Interestingly enough, when the new Constable pay scale was brought in, there was a caveat in the regs that stated that Chief Constables could choose to pay new Constables more than the minimum amount if they could justify it with a business case, such as lack of suitable candidates or unable to attract applicants to the area. So this type of retention payment / bonus, isn't new to the Police service. I don't think it has ever been used to my knowledge, but it's there. If we're talking about giving detectives additional pay to attract them to the role, then you are right, this is what the discussion should be focused around.

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10 hours ago, NCFPA said:

And if I'm honest, I genuinely feel for any secondary investigations having to deal with this new bail act. I did the Ncalt the other day, headache!


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I think it's better!

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Interestingly enough, when the new Constable pay scale was brought in, there was a caveat in the regs that stated that Chief Constables could choose to pay new Constables more than the minimum amount if they could justify it with a business case, such as lack of suitable candidates or unable to attract applicants to the area. So this type of retention payment / bonus, isn't new to the Police service. I don't think it has ever been used to my knowledge, but it's there. If we're talking about giving detectives additional pay to attract them to the role, then you are right, this is what the discussion should be focused around.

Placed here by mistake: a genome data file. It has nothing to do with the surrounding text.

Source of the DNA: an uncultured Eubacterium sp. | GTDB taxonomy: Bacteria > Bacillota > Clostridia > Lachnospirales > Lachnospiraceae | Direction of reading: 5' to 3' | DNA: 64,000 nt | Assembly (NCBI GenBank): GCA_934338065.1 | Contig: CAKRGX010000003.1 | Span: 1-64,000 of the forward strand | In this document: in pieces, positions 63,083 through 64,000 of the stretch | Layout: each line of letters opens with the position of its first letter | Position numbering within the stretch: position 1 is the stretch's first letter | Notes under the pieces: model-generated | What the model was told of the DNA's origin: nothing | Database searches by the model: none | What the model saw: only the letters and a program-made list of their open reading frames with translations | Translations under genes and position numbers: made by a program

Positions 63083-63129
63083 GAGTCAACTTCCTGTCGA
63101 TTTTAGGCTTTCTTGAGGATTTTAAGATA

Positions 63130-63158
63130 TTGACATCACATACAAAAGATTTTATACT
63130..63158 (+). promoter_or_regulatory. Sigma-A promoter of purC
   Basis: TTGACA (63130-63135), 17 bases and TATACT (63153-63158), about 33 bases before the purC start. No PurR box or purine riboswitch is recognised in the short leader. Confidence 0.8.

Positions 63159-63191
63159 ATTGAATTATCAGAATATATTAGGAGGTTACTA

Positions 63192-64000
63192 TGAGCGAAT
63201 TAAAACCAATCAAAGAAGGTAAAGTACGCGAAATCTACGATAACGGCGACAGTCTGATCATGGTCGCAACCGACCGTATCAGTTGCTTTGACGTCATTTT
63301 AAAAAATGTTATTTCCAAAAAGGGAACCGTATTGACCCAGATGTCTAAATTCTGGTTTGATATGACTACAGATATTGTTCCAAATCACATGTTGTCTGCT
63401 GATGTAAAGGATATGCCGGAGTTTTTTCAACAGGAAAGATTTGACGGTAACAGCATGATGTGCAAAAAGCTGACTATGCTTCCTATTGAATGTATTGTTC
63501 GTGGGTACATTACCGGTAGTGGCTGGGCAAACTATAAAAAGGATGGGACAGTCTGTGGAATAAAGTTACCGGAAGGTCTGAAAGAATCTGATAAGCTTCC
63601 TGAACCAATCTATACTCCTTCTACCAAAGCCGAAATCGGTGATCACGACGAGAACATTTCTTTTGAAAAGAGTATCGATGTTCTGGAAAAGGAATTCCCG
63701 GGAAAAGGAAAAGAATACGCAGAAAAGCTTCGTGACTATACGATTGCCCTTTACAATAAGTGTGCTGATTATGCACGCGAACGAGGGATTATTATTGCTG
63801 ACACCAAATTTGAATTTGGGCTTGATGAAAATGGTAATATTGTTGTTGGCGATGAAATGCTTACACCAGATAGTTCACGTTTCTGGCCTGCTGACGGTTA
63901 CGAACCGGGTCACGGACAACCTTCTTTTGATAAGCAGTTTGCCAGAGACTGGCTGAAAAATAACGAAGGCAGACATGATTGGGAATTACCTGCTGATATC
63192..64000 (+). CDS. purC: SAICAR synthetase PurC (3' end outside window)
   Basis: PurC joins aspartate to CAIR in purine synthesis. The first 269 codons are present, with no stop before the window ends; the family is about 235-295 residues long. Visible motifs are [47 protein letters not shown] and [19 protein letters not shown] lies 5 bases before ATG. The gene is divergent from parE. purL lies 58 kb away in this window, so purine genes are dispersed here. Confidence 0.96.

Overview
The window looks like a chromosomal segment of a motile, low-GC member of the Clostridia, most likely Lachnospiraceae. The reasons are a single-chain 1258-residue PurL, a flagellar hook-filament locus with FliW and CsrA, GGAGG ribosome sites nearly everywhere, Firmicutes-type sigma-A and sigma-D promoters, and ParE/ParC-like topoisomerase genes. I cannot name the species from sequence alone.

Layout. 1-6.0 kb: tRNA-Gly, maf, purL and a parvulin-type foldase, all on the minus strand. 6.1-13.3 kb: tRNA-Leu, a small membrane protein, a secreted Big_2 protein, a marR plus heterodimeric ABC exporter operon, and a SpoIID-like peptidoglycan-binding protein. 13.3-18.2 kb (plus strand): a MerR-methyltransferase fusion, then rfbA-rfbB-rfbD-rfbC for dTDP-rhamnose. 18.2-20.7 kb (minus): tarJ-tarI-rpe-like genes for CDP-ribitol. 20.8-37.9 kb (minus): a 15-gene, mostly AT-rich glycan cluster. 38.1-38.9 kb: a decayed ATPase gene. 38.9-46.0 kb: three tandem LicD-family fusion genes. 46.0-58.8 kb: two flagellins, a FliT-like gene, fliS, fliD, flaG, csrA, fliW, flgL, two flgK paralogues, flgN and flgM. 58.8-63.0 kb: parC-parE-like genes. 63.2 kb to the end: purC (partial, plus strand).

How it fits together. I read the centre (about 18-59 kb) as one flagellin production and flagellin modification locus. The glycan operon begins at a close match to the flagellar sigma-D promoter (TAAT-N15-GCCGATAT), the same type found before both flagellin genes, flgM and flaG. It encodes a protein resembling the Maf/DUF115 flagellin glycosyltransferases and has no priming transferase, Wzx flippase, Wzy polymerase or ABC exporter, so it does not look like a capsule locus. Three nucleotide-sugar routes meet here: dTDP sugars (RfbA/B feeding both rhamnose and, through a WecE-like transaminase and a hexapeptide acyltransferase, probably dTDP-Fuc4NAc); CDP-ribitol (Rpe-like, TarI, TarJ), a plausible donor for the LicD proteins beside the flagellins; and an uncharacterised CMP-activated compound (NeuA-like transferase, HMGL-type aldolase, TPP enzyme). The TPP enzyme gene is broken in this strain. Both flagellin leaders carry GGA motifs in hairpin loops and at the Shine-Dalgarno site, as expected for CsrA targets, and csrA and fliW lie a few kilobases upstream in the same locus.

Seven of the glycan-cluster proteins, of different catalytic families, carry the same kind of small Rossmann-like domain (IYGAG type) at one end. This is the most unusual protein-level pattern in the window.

It has been used.

Certain forces will pay new recruits more if they meet a set criteria for example having a CKP certificate, previous experience as a special or police staff, a degree ect ect.

The way they pay the officers more is by starting them on a higher pay scale level than the lowest one available.



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35 minutes ago, Bacon_sandwich said:

It has been used.

Certain forces will pay new recruits more if they meet a set criteria for example having a CKP certificate, previous experience as a special or police staff, a degree ect ect.

The way they pay the officers more is by starting them on a higher pay scale level than the lowest one available.

Nah, if I remember correctly the previous experience in policing environment (so PCSO, Special, etc) OR a policing qualification (CKP, etc) were separate provisions that had specific pathways set out in the regs. My force use the CKP provision, as do quite a few others. The recruitment and retention allowances were something additional on top of that.